TARGETING GROWTH AND INVASIVENESS IN CANCER CELLS
Stephanie Soriano, Nitika Parmar.
California State University Channel Islands, Camarillo, CA.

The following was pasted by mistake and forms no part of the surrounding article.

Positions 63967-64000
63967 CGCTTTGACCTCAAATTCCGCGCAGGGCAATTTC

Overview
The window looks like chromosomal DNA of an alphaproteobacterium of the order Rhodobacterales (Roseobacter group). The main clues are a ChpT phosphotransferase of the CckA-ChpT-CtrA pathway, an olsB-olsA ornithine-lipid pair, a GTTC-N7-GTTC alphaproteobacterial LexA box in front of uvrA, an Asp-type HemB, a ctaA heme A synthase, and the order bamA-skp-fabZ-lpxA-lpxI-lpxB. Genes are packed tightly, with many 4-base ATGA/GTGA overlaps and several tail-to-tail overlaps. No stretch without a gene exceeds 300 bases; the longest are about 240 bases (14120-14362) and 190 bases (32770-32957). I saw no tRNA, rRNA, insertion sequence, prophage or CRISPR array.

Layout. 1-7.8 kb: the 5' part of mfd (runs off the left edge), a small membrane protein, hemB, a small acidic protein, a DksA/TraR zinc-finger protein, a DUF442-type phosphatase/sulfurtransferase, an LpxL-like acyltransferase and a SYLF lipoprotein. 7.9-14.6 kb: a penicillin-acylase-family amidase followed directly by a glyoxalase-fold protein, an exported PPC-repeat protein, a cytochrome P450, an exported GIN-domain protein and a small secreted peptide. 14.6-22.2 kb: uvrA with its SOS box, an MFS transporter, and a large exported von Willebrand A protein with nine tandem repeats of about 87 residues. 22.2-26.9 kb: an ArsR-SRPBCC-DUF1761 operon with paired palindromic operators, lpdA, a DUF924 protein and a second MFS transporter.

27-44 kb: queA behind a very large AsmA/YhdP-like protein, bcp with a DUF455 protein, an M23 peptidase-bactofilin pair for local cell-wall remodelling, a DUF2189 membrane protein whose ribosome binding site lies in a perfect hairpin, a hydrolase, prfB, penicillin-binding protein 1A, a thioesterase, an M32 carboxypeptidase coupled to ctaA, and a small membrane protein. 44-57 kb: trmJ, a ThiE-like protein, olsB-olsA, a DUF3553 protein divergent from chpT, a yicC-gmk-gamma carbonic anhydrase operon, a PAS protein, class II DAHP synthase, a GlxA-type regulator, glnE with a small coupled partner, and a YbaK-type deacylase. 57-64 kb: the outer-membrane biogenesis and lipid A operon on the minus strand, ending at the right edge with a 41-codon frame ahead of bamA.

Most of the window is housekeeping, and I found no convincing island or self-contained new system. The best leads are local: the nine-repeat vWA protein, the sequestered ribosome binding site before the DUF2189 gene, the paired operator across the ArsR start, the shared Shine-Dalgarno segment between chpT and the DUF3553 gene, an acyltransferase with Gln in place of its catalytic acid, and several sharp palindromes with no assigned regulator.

Invasiveness is a characteristic feature of malignancy in cancer and can greatly reduce the 5-year survival rate of patients affected. This study aimed to determine the impact of 5 proposed anti-cancer agents (berberine chloride, azathioprine, gossypol, miltefosine, and etoposide) on 3 female cancer cell lines: MES-SA (uterine), C33A (cervical), and SKBR (breast). Invasiveness was tested using the CultreCoat® 96 Well Medium BME Cell Invasion Assay. The cancer cell lines were grown to 80 - 90% confluency and then treated with the proposed anti-cancer agents at 2 µM for 24 hours. Cells were harvested and subsequently seeded in the invasion chamber for 24 hours. Migration of the cells reflecting invasiveness was monitored via a fluorimetric assay and quantified. Untreated cells served as controls. Invasiveness was influenced by the type of reagent and cell line. Etoposide and berberine chloride greatly reduced invasiveness in a majority of the cell lines. A dose-dependent impact on invasiveness is currently being studied. Targeting invasiveness in these aggressive cell lines may lead to a potential direction.